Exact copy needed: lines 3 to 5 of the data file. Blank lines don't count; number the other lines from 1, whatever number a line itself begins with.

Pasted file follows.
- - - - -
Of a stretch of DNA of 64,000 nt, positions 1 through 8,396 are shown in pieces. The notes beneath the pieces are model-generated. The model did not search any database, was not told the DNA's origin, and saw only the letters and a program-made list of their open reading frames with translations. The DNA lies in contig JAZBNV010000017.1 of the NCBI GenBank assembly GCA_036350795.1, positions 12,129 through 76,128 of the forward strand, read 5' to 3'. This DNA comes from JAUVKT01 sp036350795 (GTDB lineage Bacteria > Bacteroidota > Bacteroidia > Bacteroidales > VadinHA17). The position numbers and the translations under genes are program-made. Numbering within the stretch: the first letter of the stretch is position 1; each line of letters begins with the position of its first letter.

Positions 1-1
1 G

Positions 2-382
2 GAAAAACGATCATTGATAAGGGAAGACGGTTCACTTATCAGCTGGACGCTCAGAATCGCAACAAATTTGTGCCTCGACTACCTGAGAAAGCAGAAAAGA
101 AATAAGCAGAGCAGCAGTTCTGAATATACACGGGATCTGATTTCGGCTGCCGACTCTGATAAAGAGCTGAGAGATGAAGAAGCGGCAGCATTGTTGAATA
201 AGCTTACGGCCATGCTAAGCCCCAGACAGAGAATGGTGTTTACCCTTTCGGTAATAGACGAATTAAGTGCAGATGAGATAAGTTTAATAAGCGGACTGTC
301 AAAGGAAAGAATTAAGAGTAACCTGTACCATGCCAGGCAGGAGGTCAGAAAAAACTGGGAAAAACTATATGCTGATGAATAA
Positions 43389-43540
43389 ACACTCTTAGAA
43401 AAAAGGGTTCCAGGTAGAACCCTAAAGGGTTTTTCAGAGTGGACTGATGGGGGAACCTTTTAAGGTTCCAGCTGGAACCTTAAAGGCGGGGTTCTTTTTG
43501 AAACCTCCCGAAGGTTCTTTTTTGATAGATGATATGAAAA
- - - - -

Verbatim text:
1 G

Positions 2-382
2 GAAAAACGATCATTGATAAGGGAAGACGGTTCACTTATCAGCTGGACGCTCAGAATCGCAACAAATTTGTGCCTCGACTACCTGAGAAAGCAGAAAAGA